3. You study things you like
Because you’re making more decisions, you can choose to study subjects you actually enjoy. This is not to say there won’t be some requirements you dislike. I’m not a fan of math and science, but those are requirements of most degrees, mine included.
Typically, though, you take most required classes early on in your college career. By the time you get into taking courses for your major, you will be able to choose what class interests you most that will count toward your degree. Some universities even allow independent study, which essentially means you get to design your own course with the help and guidance of a professor.
4. You meet people who have similar goals and interests
You probably had at least one friend in high school, right? Perhaps even a group of friends who you thought were going to be your best friends forever. You bonded through similar experiences and because you were all stuck there together. This doesn’t mean that you all liked the same things, but you were there and supporting each other anyway.
College opens you up to a whole new world of friends who like to do what you like to do, and who excel at what you excel at. Because these new friends like and excel at similar things, they will likely have similar goals for the future. This is great! Not only do they support what you’re trying to do, but they also understand the struggle and doubts you sometimes feel about your specific goals. They, too, question whether they are doing the “right” things. They also love having deep conversations about the same things as you.
I’m excited about college, but still scared! What do I do?
1. Let yourself be scared
A little fear never hurt anyone. College is new! You’ve done school before, but not like this. There are a lot of changes going on around you – and that doesn’t even account for personal changes. It’s okay that you’re scared, and most people are (even if they don’t want to admit it).
2. Think critically about why you’re scared
If you know you’re scared, work on filtering through why. Ask yourself what you are actually afraid of: is it being away from home? Not having any friends in a new place? Learning something that challenges your entire belief system? It’s okay if there’s more than one thing you’re scared of. In fact, there probably is! But, if you want to be able to take control of your fear, you need to be able to decipher what it is that you are afraid of.
3. Take baby steps
You don’t have to feel comfortable at college right away. You might not feel like you fit in the week classes start, or even the first month. New challenges and situations will arise that you can’t anticipate that may leave you thinking “what am I doing here?” or “maybe this isn’t for me.”
My dad always used to tell me, “patience is a virtue to be pursued with the utmost diligence,” and I always rolled my eyes and sighed. But, the older I’ve grown, the truer this becomes (although it has not gotten any easier). If you have identified your fears, take tiny steps to overcome them.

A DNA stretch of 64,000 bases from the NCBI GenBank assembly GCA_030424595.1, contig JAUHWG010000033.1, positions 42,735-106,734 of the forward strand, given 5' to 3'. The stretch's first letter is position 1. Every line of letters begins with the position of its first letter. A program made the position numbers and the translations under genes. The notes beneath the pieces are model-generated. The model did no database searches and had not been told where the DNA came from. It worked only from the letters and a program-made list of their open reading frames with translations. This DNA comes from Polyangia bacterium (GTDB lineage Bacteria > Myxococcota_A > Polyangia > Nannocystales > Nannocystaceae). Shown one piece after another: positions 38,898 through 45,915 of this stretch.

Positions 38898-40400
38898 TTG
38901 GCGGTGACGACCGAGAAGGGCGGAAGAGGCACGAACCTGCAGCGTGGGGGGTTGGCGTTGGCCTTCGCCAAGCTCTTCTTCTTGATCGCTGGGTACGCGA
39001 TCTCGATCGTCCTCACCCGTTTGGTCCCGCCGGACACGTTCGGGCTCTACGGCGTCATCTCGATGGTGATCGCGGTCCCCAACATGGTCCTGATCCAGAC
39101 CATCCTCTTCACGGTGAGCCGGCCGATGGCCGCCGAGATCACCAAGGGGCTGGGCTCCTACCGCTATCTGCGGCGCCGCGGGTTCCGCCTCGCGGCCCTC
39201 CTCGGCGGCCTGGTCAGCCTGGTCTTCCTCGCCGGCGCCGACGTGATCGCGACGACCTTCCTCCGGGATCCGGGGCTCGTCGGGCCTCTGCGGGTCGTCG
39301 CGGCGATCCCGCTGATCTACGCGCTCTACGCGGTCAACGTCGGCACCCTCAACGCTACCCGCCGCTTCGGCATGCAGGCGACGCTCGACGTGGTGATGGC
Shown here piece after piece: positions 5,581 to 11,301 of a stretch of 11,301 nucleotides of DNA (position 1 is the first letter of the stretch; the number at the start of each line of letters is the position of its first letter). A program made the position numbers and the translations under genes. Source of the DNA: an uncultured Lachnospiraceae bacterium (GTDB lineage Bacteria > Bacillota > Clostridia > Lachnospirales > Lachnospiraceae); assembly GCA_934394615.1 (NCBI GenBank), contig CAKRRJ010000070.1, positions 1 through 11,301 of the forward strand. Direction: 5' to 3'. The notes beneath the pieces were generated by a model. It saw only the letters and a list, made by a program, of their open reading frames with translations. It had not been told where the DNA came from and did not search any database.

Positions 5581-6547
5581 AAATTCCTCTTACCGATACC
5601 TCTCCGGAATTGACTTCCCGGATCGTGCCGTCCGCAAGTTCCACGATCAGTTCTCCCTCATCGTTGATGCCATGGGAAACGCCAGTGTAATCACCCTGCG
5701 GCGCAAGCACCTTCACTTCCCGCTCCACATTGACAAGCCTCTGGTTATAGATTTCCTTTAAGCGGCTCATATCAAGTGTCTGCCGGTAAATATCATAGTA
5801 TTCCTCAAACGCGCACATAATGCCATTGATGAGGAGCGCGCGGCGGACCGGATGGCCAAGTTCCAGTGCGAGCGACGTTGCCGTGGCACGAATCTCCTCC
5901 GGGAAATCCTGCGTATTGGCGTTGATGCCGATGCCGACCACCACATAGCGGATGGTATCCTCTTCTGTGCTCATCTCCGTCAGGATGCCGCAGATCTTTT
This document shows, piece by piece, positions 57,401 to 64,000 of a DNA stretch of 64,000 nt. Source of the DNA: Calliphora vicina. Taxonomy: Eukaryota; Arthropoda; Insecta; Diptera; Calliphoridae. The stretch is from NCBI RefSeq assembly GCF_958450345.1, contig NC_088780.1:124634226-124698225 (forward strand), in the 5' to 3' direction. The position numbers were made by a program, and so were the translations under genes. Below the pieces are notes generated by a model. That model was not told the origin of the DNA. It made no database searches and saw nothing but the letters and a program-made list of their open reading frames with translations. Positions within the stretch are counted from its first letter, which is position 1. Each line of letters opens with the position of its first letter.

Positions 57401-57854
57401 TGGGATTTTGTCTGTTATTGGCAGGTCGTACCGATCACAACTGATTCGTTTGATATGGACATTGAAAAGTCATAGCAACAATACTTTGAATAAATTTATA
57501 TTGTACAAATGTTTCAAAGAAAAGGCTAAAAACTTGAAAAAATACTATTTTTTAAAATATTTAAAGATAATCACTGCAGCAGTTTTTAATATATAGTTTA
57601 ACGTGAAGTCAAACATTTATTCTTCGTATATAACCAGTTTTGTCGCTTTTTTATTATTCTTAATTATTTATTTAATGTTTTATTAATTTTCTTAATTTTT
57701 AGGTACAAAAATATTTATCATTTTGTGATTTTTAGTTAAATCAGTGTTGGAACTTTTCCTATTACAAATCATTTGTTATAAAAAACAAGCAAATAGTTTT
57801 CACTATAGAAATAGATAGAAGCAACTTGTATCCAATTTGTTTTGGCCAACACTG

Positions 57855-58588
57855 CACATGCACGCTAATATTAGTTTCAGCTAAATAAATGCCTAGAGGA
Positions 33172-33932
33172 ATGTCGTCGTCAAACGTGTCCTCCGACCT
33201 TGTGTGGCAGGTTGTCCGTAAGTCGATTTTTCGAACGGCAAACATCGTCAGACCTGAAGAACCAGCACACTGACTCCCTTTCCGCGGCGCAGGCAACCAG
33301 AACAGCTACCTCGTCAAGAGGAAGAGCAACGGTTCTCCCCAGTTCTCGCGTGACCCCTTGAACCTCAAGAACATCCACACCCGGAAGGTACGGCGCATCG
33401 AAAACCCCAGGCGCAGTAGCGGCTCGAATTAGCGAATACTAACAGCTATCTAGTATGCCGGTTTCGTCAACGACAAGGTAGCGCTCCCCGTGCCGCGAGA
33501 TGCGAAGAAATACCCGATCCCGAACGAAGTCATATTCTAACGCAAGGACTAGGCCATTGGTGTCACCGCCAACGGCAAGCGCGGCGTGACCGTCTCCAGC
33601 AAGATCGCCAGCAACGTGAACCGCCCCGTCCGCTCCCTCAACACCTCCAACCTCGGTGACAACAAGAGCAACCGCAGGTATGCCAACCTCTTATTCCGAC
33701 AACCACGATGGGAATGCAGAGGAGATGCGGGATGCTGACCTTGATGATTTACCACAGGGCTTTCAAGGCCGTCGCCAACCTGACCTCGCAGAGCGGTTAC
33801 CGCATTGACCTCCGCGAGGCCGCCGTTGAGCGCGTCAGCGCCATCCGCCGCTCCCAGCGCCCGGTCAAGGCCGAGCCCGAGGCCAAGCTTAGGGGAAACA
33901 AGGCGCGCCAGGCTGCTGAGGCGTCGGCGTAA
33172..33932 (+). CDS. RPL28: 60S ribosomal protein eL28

So you’re scared that you don’t have any friends at school? Maybe say hi to the person who sits beside you every day in your Monday class. You’re scared you don’t know anything about your campus or new city? Walk around one weekend: locate your classes by walking to each classroom individually. Find where you will go to get food (this one is super important!). Find the library – the library will be your friend throughout college. If you have a friend or roommate who wants to tag along, great! If not, you can definitely manage this flying solo.
4. Don’t let your fear stop you
The biggest thing you can do to overcome your college jitters is to simply do it anyway. Take the class that interests you, even if you don’t know anyone taking it and your parents may or may not approve. Say hi to someone in class even if you don’t know them – they probably won’t bite. They might even like you! Write yourself encouraging notes and stick them in places you are sure to see them.
The more you encourage yourself to step out of your comfort zone, the more your fear will become manageable. Likewise, if you don’t ever take steps to manage your fear, it will rule your life. You will miss out on things you later wish you had done. Trust me, take the 30 seconds, breathe, and take that first step out of your comfort zone. Even if it’s tiny. Even if it’s the scariest thing you’ve ever done. You won’t regret it.
So, first, congratulations! College is a big adventure, and I know you’re going to do great. As you begin the semester, know that it’s okay to be afraid: you’re not alone. The first step is to acknowledge that and figure out what it is you are specifically afraid of. Take baby steps and get out of your comfort zone just a little bit. This is the hardest part! But don’t give up. You can do it. You are on your way to finding your place in the world, and I applaud your effort.
You can read more of Rachel’s content on capturingyourconfidence.com. She would love to help you through. Having gone through the first weeks as a student and teacher!
Some related posts in technical me section are:
5 Online Course Sites Every College Student Should Check Out
21 Ultimate on a Budget Planner and College Supplies
11 Cutest Bullet Journal DIY to Boost Planner Organisation (With Freebies)